Heading into his re-election campaign, President Donald Trump faces months of inquiries by House Democrats beyond a potential impeachment probe.
The scrutiny extends from Trump’s personal finances to decisions made by the White House on issues such as health care and immigration, his alleged direct involvement in payments to silence two women claiming to have had affairs with him and whether his closest aides improperly used private messaging services to conduct official business.
Most probes don’t have a direct tie-in to whether the Judiciary Committee opens a formal presidential impeachment inquiry. But many do, and the interconnected investigations will add to the drumbeat of Democratic attacks on Trump leading up to the 2020 election.
Here are some of the biggest investigations to keep tabs on in upcoming months:
The highest-profile investigation is being conducted by the House Judiciary Committee.
Chairman Jerrold Nadler says it has reached a key phase in building an impeachment case against the president, but Speaker Nancy Pelosi has yet to give a green light to a formal
The Judiciary panel plans to vote on Thursday on procedures for conducting hearings that could lead to an impeachment resolution.
Pivotal hearings are set for this month and into the fall, to follow up on former Special Counsel Robert Mueller’s findings and build a case on whether Trump tried to obstruct the probe of Russian interference in the 2016 election. Other potential presidential abuses of power or corruption also will be under scrutiny.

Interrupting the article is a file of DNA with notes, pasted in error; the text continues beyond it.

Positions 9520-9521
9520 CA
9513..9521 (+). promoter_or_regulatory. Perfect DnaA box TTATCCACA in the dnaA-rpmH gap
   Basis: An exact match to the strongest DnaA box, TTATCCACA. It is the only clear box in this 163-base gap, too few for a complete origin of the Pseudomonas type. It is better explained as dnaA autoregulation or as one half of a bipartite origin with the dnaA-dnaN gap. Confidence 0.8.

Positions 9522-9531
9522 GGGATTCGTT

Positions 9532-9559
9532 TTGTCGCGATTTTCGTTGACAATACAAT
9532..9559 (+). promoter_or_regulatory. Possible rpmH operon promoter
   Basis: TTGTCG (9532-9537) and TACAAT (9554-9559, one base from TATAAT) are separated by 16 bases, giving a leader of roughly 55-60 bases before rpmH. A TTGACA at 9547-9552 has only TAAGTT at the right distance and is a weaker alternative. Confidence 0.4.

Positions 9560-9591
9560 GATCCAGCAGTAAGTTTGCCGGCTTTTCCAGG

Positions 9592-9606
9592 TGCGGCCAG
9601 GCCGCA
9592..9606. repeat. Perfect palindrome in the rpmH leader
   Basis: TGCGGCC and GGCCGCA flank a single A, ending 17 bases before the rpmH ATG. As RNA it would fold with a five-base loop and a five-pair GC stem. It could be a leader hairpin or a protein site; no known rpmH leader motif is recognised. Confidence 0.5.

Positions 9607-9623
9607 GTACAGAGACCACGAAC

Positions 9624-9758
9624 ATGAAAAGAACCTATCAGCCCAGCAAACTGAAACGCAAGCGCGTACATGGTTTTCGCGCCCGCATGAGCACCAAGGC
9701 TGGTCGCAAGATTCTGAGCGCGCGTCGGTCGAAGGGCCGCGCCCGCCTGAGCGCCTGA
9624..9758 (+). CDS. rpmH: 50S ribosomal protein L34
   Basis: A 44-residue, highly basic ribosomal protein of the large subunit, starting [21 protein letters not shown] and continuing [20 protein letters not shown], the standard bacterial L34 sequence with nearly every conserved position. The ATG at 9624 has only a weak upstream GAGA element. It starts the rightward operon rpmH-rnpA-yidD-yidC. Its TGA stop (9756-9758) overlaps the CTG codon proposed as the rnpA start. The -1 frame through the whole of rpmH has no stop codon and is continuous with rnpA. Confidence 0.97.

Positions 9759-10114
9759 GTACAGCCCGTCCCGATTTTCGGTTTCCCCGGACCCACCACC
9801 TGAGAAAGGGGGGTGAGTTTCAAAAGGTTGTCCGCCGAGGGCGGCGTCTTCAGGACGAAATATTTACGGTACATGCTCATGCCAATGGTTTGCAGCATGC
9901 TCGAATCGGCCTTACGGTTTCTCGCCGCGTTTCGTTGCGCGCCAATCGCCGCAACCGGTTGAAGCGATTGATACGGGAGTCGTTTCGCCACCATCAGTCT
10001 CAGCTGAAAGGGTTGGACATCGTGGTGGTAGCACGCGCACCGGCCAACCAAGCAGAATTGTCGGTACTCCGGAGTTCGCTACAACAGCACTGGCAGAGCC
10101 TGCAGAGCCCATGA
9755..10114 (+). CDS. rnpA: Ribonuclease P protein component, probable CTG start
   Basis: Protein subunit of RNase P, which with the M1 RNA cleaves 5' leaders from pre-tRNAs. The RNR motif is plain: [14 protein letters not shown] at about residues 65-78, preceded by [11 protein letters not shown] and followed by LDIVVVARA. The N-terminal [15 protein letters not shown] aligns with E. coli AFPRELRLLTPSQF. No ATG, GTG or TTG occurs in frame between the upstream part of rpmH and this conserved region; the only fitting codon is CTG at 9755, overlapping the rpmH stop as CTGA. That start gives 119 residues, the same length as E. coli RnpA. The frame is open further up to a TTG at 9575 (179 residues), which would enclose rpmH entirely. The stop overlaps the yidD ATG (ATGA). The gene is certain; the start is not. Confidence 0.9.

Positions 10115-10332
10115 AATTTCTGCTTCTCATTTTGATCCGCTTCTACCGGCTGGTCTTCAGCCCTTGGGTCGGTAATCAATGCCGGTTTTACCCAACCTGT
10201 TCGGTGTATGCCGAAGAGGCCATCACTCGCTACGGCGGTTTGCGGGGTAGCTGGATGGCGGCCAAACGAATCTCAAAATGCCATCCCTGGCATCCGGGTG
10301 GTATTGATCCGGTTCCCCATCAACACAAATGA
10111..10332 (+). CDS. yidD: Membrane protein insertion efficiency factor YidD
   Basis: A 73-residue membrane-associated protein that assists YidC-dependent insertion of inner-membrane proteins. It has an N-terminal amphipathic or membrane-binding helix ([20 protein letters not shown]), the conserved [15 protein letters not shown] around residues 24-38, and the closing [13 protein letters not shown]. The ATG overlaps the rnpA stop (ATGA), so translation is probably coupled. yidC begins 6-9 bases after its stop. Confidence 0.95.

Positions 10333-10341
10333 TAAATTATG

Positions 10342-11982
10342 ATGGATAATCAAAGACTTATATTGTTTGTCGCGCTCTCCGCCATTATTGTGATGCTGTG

A decision on whether to advance impeachment articles could come by the end of the year, Nadler said, though committee aides caution that is more an aspirational timetable than a deadline. Pelosi remains reluctant to pursue impeachment in the face of voter opposition, despite more than half of House Democrats favoring it.
Legal battles with the White house over attempts to obtain testimony from key witnesses — such as former White House counsel Don McGahn — and court action for other information are likely to extend into mid-November, if not beyond.
One big turn could come as early as next week. The committee has set a public hearing for September 17 at which former Trump campaign manager Corey Lewandowski — and two former associates who went on to serve in the White House, Rick Dearborn and Rob Porter — have been subpoenaed to testify. A Trump White House pattern of defying committee subpoenas could put that in doubt — and itself have implications for impeachment.
The Financial Services and Intelligence committees continue to battle in court for Trump-related material from Deutsche Bank AG, Capital One Financial Corp. and other banks.
Democrats want to know about any foreign actors who might hold financial leverage over Trump or Trump family activities, or about any suspicious transactions.
Trump’s lawyers last month went before a three-judge federal appeals court panel in New York seeking to overturn a ruling that the banks had to comply with subpoenas issued by the two committees.